When I was a kid, both Democrats and Republicans sported “conservative” and “liberal” wings as well as “moderate” leaders and representatives.
Now, conservatives have pretty much corralled themselves into the GOP, and liberals into the Democratic Party.
Why? Birds of a feather?
Ezra Klein offers some interesting observations in “This is what makes Republicans and Democrats so different”:
- “Democrats are motivated by specific policy deliverables while Republicans are motivated by broader philosophical principles”;
- “Democrats rely on more interest groups than Republicans” do;
- “Democrats prefer politicians who compromise, and Republicans prefer politicians who stick to their principles”;
- “Policymaking has a liberal bias — even when Republicans do it.”
Klein also draws on research by political scientists Matthew Grossmann and David Hopkins, who in their paper, “Policymaking in Red and Blue,” conclude that “the Republican Party is dominated by ideologues who are committed to small-government principles, while Democrats represent a coalition of social groups seeking public policies that favor their particular interests.”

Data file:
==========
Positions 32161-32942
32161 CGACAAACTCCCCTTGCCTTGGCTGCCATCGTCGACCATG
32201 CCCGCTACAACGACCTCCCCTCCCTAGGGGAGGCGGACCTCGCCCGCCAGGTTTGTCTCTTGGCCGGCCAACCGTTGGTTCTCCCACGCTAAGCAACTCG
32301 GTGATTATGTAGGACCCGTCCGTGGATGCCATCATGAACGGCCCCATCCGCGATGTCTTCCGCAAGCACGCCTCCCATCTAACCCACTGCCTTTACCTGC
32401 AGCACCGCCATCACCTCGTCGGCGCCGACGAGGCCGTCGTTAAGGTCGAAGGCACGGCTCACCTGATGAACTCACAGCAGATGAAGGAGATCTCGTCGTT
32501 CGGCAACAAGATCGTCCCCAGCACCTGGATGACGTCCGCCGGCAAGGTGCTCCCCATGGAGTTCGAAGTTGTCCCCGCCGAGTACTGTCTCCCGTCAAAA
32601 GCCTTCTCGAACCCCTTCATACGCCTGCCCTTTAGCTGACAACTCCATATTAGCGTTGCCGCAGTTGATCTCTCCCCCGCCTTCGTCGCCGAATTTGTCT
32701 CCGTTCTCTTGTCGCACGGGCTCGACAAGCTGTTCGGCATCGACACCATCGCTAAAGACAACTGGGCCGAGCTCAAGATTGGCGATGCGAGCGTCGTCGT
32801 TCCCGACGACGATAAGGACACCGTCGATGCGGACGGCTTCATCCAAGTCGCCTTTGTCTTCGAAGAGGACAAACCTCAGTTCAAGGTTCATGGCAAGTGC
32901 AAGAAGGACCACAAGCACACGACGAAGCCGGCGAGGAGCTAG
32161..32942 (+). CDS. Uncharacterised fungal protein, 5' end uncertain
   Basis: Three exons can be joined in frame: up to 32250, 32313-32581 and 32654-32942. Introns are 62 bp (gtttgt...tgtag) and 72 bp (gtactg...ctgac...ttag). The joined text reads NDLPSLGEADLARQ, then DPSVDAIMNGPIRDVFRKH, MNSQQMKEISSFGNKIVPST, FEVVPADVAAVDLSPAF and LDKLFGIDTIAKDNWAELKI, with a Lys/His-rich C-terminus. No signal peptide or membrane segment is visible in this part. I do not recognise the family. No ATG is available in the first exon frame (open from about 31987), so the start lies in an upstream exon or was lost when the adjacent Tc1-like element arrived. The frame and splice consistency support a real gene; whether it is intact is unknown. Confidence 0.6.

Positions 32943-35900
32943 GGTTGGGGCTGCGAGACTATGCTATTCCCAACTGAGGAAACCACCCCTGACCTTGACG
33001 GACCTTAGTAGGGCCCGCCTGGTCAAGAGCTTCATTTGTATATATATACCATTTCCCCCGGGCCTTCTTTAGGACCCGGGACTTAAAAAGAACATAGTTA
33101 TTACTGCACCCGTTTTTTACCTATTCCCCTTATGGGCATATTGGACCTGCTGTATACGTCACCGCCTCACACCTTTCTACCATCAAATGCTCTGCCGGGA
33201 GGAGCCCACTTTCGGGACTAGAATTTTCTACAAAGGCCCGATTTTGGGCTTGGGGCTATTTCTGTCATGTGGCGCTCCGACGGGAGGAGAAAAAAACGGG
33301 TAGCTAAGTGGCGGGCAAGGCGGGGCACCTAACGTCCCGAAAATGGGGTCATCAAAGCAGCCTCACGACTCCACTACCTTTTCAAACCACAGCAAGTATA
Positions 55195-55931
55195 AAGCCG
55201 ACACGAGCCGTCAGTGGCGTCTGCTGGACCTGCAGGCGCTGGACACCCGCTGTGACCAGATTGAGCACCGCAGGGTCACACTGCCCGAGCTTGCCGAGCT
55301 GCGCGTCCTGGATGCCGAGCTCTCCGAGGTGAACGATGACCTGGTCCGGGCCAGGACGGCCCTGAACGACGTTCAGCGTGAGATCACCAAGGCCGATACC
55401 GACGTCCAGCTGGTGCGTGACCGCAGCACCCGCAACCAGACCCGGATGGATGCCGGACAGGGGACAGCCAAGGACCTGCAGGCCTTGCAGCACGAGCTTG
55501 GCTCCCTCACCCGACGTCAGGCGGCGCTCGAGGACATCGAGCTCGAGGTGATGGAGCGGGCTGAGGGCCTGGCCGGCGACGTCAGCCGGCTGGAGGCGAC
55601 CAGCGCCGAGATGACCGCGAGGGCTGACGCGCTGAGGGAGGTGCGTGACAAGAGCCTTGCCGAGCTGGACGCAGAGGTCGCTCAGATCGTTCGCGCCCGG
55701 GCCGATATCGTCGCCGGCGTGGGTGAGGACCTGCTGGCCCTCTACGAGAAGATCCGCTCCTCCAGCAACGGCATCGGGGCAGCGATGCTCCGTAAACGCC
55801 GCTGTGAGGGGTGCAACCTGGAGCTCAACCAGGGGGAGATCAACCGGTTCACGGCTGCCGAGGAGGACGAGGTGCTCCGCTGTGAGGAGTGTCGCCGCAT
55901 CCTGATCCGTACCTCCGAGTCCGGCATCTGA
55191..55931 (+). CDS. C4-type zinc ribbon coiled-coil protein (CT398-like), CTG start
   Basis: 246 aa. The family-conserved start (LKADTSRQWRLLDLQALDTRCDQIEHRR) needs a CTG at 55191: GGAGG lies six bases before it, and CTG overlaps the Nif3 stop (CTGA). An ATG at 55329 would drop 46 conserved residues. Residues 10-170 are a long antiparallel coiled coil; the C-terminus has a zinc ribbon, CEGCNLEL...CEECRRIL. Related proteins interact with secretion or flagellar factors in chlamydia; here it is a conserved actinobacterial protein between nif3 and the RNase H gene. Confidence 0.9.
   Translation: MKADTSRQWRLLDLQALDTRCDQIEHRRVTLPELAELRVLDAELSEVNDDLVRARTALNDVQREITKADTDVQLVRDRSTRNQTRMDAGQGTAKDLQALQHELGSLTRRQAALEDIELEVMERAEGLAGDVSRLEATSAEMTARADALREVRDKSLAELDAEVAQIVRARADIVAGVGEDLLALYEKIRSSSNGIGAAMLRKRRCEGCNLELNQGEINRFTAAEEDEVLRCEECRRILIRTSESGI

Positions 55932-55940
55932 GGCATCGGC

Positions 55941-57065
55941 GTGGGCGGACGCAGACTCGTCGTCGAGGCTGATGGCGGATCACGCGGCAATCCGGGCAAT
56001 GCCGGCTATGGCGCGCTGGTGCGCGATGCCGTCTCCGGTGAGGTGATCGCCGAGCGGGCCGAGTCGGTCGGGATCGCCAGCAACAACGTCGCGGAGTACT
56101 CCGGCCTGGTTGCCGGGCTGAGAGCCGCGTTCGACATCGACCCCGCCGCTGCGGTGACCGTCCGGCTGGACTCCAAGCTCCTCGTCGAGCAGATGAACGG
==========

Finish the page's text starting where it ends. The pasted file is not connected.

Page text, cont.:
Interest groups demanding that their “particular interests” be addressed with more “deliverables” from government would certainly explain a strong Democratic Party bias in favor of more government. Klein seems to be saying that Democrats are led, as if by an invisible hand, in the socialistic direction.
But why does a Republican Party supposedly “dominated” by those with “small-government principles” also advance policies that grow big government? “New policies usually expand the scope of government responsibility, funding, or regulation,” Grossmann and Hopkins point out.
Perhaps Republican politicians are more influenced by their own position in government than by the views of their base voters.
This is Common Sense. I’m Paul Jacob.